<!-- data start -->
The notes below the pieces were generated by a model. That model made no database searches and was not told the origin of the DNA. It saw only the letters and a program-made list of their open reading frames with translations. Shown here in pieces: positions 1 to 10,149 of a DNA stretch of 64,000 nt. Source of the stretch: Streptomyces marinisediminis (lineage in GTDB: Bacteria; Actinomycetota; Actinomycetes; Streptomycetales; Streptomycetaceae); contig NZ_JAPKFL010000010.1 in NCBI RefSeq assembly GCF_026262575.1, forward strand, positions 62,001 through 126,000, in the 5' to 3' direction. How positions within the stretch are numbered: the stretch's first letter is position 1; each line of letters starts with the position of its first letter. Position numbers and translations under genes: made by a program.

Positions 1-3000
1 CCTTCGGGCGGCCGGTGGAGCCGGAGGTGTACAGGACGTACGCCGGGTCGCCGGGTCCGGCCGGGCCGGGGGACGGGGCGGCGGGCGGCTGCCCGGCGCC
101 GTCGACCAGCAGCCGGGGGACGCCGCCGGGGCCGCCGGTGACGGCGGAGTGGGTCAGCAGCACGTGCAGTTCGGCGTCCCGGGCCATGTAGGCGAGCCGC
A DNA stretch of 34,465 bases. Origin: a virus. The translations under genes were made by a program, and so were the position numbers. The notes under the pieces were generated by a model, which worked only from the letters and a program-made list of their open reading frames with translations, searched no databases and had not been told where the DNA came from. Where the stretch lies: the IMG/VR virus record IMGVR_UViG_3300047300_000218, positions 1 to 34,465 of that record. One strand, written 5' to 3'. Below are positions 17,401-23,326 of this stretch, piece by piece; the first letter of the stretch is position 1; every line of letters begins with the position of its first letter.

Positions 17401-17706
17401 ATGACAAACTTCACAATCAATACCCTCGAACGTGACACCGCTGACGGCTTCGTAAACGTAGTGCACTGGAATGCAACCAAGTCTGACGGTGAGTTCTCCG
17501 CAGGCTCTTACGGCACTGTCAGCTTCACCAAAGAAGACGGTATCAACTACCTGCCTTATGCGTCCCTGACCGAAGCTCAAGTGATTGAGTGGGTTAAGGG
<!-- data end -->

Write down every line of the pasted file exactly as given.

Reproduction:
The notes below the pieces were generated by a model. That model made no database searches and was not told the origin of the DNA. It saw only the letters and a program-made list of their open reading frames with translations. Shown here in pieces: positions 1 to 10,149 of a DNA stretch of 64,000 nt. Source of the stretch: Streptomyces marinisediminis (lineage in GTDB: Bacteria; Actinomycetota; Actinomycetes; Streptomycetales; Streptomycetaceae); contig NZ_JAPKFL010000010.1 in NCBI RefSeq assembly GCF_026262575.1, forward strand, positions 62,001 through 126,000, in the 5' to 3' direction. How positions within the stretch are numbered: the stretch's first letter is position 1; each line of letters starts with the position of its first letter. Position numbers and translations under genes: made by a program.

Positions 1-3000
1 CCTTCGGGCGGCCGGTGGAGCCGGAGGTGTACAGGACGTACGCCGGGTCGCCGGGTCCGGCCGGGCCGGGGGACGGGGCGGCGGGCGGCTGCCCGGCGCC
101 GTCGACCAGCAGCCGGGGGACGCCGCCGGGGCCGCCGGTGACGGCGGAGTGGGTCAGCAGCACGTGCAGTTCGGCGTCCCGGGCCATGTAGGCGAGCCGC
A DNA stretch of 34,465 bases. Origin: a virus. The translations under genes were made by a program, and so were the position numbers. The notes under the pieces were generated by a model, which worked only from the letters and a program-made list of their open reading frames with translations, searched no databases and had not been told where the DNA came from. Where the stretch lies: the IMG/VR virus record IMGVR_UViG_3300047300_000218, positions 1 to 34,465 of that record. One strand, written 5' to 3'. Below are positions 17,401-23,326 of this stretch, piece by piece; the first letter of the stretch is position 1; every line of letters begins with the position of its first letter.

Positions 17401-17706
17401 ATGACAAACTTCACAATCAATACCCTCGAACGTGACACCGCTGACGGCTTCGTAAACGTAGTGCACTGGAATGCAACCAAGTCTGACGGTGAGTTCTCCG
17501 CAGGCTCTTACGGCACTGTCAGCTTCACCAAAGAAGACGGTATCAACTACCTGCCTTATGCGTCCCTGACCGAAGCTCAAGTGATTGAGTGGGTTAAGGG